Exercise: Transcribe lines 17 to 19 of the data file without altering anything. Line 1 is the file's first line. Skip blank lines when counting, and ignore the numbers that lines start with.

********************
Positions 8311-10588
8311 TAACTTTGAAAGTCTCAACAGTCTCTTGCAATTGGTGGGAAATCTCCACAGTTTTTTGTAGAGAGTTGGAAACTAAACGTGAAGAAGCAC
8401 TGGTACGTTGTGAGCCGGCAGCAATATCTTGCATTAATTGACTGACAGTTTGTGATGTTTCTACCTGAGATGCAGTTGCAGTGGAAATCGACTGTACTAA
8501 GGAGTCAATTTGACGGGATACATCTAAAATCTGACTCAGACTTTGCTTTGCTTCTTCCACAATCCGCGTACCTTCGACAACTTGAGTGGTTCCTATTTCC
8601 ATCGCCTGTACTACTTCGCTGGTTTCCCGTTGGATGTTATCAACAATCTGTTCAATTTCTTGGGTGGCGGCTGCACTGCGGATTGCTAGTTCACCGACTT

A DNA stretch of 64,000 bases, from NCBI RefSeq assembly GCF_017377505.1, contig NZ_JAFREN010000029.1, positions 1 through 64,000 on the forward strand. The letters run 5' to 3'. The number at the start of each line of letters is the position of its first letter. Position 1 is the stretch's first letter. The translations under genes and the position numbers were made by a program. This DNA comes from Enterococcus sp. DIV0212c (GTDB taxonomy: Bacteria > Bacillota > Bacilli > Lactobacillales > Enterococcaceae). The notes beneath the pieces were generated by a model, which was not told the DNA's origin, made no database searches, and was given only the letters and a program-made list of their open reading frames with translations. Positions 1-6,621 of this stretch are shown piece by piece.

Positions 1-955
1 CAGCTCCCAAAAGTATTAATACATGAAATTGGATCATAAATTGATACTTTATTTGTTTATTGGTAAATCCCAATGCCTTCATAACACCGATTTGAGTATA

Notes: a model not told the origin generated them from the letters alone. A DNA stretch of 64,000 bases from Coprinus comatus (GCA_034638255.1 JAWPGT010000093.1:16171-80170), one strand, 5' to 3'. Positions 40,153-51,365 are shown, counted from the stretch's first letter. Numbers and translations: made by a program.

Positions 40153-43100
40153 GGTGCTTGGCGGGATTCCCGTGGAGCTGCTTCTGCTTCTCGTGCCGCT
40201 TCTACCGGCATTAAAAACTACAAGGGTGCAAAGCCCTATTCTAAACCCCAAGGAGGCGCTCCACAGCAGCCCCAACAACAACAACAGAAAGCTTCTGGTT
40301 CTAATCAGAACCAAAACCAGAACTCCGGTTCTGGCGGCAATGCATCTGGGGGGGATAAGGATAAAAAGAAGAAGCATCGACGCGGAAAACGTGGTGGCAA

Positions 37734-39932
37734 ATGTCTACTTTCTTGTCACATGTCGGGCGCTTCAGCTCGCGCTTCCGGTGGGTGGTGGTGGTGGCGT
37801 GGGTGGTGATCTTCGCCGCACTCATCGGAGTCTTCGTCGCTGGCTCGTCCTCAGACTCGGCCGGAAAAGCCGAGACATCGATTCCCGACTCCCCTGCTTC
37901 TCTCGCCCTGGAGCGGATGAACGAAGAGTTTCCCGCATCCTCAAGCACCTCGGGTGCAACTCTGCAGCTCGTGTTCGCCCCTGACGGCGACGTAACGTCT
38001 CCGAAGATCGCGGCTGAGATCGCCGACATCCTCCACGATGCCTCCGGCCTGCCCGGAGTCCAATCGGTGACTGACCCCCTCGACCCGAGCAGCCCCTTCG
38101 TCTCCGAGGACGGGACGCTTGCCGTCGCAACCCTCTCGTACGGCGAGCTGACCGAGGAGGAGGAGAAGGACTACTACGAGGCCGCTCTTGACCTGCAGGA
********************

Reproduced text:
37901 TCTCGCCCTGGAGCGGATGAACGAAGAGTTTCCCGCATCCTCAAGCACCTCGGGTGCAACTCTGCAGCTCGTGTTCGCCCCTGACGGCGACGTAACGTCT
38001 CCGAAGATCGCGGCTGAGATCGCCGACATCCTCCACGATGCCTCCGGCCTGCCCGGAGTCCAATCGGTGACTGACCCCCTCGACCCGAGCAGCCCCTTCG
38101 TCTCCGAGGACGGGACGCTTGCCGTCGCAACCCTCTCGTACGGCGAGCTGACCGAGGAGGAGGAGAAGGACTACTACGAGGCCGCTCTTGACCTGCAGGA